First layer of the boundary: This exists to give time between a person’s reaction and your participation in the conversation. It makes it clear that you are in the solution circle and not in the conflict battle ground.

Upper layers of the boundary: Make it evident so there isn’t any confusion that the boundary exists and it’s firm.

Clear messages on the outside of the Boundary:  For communication to licensees, you are well within you right to require Notices and Amendments for communicating desires of parties. Phone calls, texts, emails, do not have to be permitted from licensees who have proven they intend to intimidate. In person meetings with customers and clients are more likely to be civilized. It takes a special person to be uncivil in person…and those folks might be better served by someone who isn’t you.

Cooler heads are able to resolve problems caused by hot heads. When necessary, retreat inside of your boundary and let the situation calm down. Be careful with contingency deadlines. Anticipate that the closer we get to closing the more anxiety unfulfilled contingencies generate. Follow the terms of the contract. This is the agreement the parties committed to. Be willing to let people walk away. The less attached we are to outcomes and more focused we are to the terms, the less stress we will absorb.

You can be the cooler head. You’re smart, talented, and deserving of a career you can be proud of.

 

 

Building a House: Own The Lot, Control The Price.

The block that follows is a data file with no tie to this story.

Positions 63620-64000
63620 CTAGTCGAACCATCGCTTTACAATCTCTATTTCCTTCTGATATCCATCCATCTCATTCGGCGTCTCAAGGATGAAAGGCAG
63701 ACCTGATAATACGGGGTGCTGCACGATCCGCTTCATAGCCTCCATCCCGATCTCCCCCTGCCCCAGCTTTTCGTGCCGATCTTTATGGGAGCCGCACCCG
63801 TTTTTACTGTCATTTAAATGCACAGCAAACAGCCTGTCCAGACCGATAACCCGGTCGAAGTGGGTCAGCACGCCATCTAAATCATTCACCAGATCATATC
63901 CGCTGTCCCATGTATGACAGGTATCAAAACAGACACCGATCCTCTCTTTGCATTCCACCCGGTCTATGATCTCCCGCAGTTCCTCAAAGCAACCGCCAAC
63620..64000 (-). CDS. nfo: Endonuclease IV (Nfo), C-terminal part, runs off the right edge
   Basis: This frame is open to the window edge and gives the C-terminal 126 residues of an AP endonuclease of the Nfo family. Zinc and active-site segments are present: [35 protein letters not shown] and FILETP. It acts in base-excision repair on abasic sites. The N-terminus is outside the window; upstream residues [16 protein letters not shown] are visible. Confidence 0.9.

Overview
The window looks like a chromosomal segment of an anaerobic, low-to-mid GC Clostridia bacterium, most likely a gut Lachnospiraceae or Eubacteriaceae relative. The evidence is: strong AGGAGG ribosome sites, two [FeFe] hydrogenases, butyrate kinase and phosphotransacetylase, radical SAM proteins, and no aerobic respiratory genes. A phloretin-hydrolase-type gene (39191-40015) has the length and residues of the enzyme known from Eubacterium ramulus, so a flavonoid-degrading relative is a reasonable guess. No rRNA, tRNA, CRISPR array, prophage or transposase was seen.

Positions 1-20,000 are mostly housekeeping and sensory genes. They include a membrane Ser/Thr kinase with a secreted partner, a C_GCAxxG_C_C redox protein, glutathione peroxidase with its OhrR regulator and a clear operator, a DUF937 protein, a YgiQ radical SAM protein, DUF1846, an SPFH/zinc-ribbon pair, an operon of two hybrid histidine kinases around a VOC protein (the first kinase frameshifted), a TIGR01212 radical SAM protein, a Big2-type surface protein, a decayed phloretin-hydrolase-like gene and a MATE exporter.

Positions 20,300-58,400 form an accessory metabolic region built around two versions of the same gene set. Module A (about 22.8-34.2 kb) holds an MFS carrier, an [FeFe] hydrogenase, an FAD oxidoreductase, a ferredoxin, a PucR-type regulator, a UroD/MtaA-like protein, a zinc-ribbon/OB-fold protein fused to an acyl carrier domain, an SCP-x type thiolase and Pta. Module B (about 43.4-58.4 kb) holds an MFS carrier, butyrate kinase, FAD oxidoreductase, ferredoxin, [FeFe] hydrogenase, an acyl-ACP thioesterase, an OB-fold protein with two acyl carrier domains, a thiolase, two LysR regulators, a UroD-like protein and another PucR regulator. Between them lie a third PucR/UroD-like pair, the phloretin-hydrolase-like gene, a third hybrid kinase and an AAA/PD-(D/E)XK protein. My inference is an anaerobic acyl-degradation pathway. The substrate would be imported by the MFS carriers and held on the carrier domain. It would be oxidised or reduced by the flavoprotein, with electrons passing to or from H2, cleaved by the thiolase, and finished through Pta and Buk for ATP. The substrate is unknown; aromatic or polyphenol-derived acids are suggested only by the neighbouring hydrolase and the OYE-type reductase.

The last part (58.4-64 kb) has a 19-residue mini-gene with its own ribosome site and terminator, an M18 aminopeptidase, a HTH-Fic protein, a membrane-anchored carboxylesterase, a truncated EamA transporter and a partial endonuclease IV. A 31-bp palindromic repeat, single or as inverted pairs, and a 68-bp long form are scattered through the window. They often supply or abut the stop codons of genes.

Outcomes are determined by control. The residential home building process is  all about control.  Your satisfaction of the process will depend on your ability to maintain control and your wisdom to relinquish control to responsible people.

When you control the building site, you have the upper hand in everything from design (to the extent building restrictions permit) to completion date. If the outcome matters, this might be a strategy to employ.

  1. Locate a building site that fits your lifestyle, and is not connected to a builder. Unless the builder will let you build with a builder of your choice on the lot she or he is selling to you, keep looking.
  2. Get an accepted offer with necessary contingencies to do your due diligence on the lot, and include a contingency like this:  This Offer is contingent upon buyer executing a residential building contract with a builder of buyer’s choice within ________days of acceptance of this Offer. (Allow sufficient time for design, pricing, and selecting a builder.)
  3. Before you  close and take ownership of the lot, you want to know the lot is sufficient for your purpose and you have a plan that can be built by a responsible builder at a price, with the amenities you can afford.